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Should the President have the power to declare war?
Transcript of Should the President have the power to declare war?
War Powers Act
Declaring war through Congress may take a long time
Debate over what Commander in Chief means
President not following through with previous Acts, laws, etc.
If Congress did not approve, how would it react?
Does the President already have too much power? (Doesn't think he needs Congress' approval)
Tuesday, February 25, 2014
Vol XCIII, No. 311
Why the president shouldn't have the power to declare war
Should the President be allowed to declare war?
Article 1 Section 8 Powers of Congress
The Congress shall have Power To declare War,
To provide for calling for the Militia to execute the Laws of the Union, suppress Insurrections and repel Invasions; To provide for organizing, arming, and disciplining, the Militia, and for governing such Part of them as may be employed in the Service of the United States..."
Who Should Declare War?
Article 2 Section 2 Powers of the President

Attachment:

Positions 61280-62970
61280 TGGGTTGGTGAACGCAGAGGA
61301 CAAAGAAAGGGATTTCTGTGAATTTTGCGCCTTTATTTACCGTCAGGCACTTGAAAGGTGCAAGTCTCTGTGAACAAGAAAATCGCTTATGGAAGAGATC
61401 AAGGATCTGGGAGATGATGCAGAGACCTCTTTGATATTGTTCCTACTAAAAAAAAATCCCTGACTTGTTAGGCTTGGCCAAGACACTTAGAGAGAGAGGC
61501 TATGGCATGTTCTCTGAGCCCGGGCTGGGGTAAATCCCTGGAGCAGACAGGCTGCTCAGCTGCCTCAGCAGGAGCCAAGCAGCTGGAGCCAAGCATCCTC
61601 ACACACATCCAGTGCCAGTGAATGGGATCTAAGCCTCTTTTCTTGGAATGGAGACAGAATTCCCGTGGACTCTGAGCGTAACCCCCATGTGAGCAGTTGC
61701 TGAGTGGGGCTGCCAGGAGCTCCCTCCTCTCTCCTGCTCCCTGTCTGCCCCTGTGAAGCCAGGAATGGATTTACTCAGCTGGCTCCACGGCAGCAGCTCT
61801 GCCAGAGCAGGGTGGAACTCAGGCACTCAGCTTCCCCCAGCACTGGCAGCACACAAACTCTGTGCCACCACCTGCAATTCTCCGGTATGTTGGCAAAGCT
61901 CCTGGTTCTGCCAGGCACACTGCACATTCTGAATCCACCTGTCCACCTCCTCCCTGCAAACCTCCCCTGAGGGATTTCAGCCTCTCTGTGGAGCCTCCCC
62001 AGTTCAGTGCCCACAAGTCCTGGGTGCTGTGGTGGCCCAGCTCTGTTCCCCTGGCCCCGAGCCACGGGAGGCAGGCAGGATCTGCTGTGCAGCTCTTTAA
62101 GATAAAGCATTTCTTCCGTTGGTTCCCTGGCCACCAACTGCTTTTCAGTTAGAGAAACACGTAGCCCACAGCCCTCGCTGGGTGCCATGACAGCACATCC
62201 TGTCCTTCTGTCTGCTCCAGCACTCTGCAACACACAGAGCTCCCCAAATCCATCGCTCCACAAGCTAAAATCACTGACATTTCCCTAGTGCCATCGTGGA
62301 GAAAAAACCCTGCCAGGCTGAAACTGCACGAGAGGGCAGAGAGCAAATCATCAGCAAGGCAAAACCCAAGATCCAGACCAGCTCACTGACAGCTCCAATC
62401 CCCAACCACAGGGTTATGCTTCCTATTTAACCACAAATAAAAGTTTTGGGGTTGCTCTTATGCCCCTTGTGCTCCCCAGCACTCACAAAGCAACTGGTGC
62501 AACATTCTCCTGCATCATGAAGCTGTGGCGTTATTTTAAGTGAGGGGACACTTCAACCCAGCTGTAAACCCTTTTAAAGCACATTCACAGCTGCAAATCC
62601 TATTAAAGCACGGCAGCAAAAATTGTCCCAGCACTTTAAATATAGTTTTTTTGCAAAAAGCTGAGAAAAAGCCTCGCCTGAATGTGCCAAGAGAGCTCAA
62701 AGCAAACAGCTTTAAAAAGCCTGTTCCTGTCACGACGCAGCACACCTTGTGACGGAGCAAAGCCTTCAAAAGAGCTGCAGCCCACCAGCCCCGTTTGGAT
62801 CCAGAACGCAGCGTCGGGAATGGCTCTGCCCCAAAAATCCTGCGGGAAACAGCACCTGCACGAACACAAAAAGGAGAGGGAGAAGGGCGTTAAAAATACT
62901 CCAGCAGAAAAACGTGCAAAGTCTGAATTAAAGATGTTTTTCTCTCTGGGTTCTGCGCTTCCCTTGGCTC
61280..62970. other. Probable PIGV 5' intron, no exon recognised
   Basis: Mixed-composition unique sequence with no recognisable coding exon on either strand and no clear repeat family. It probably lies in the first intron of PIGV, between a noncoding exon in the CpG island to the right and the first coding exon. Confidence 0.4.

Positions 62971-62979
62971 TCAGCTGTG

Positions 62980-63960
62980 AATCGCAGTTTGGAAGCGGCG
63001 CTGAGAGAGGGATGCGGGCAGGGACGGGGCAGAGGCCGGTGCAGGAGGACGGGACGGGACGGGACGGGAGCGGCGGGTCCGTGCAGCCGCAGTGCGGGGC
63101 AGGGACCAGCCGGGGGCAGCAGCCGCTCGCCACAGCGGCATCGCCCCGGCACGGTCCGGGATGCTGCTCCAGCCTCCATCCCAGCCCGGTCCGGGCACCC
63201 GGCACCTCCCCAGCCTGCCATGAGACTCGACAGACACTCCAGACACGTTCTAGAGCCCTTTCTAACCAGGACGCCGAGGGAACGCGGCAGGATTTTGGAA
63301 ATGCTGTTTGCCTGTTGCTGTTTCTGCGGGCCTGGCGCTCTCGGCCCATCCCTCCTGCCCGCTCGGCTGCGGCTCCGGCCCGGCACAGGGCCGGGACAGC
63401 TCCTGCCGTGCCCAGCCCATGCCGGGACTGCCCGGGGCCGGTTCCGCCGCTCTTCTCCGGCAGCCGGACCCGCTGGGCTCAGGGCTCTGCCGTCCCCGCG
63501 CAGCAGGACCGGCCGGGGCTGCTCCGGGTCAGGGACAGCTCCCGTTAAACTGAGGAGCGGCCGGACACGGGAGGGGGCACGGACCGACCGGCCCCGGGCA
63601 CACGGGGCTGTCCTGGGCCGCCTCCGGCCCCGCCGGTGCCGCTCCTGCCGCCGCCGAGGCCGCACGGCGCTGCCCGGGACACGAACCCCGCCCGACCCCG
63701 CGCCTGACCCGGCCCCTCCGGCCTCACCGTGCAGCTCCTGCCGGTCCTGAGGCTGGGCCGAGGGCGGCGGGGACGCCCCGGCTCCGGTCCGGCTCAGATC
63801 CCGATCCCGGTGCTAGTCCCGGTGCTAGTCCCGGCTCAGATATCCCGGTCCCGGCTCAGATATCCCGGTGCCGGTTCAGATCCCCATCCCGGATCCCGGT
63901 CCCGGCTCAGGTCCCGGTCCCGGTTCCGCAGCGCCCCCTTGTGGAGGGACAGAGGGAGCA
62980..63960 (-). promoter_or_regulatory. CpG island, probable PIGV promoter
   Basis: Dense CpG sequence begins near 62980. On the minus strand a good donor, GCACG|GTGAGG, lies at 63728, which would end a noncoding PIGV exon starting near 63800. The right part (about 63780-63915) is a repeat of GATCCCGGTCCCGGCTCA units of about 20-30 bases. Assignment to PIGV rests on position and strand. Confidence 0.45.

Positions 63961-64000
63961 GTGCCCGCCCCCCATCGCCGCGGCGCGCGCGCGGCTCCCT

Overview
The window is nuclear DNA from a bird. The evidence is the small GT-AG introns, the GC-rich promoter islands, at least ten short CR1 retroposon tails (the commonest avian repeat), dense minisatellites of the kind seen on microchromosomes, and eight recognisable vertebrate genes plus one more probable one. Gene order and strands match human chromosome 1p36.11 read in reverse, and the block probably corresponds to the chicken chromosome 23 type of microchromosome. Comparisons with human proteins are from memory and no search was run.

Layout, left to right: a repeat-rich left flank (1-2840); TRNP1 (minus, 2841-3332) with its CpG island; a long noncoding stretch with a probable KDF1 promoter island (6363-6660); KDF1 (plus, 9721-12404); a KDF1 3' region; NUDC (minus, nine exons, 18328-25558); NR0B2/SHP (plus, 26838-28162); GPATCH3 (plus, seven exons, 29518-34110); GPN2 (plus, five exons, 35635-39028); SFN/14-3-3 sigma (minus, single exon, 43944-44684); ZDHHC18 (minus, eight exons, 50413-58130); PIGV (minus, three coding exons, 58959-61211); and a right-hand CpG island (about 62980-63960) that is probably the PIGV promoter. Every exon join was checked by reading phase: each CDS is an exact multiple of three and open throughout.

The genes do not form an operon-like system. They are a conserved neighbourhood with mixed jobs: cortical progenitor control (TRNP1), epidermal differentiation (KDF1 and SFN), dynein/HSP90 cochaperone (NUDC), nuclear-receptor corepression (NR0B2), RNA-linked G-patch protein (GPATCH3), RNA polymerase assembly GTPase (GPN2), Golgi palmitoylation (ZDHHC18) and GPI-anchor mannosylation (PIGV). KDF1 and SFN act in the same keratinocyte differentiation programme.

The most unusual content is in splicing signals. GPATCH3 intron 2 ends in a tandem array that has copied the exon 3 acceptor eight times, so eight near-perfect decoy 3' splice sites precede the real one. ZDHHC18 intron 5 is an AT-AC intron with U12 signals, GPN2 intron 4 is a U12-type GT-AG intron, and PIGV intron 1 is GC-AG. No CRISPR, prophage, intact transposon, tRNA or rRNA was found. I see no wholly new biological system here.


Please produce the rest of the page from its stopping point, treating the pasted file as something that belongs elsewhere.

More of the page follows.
"The President shall be Commander in Chief of the Army and Navy of the United States
, and of the Militia of the several States, when called into the actual Service of the United States; he may require the Opinion, in writing, of the principal Officer in each of the executive Departments, upon any Subject relating to the Duties of their respective Offices..."
"Powers claimed by a president that are not expressed in the Constitution but are inferred from it." (Lowi 172)
"President must inform Congress of any planned military campaign, and stipulated that forces must be withdrawn within 60 days in the absence of a specific congressional authorization for their continued departure (Lowi 174)."
- It is not an inherent power (back to when the constitution was written)
-It is specified in the Constitution specifically who can declare war, and it is not the president
- Allowing the president to declare war gives him too much power
- The role of Commander in Chief is misunderstood
MAKE AN AMENDMENT
* makes president follow laws, Acts
* provides little space for president to move around it
*creates speedy alternative to "declaring war" in time of national security
*gives Congress power and plan to when in disagreement with president
*defines term Commander in Chief appropriately
Lowi, Theodore J., Benjamin Ginsberg, and Kenneth A. Shepsle. American Government: Power and Purpose. New York: Norton, 2002. Print.
“The president does not have power under the Constitution to unilaterally authorize a military attack in a situation that does not involve stopping an actual or imminent threat to the nation (ABC News).”
- President Obama 2007
Saenz, Arlette. "How Obama Can Bypass Congress on Syria Strike." ABC News. ABC News Network, 29 Aug. 2013. Web. 23 Feb. 2014.
"Vietnam War - Google Search." Vietnam War - Google Search. N.p., n.d. Web. 22 Feb. 2014.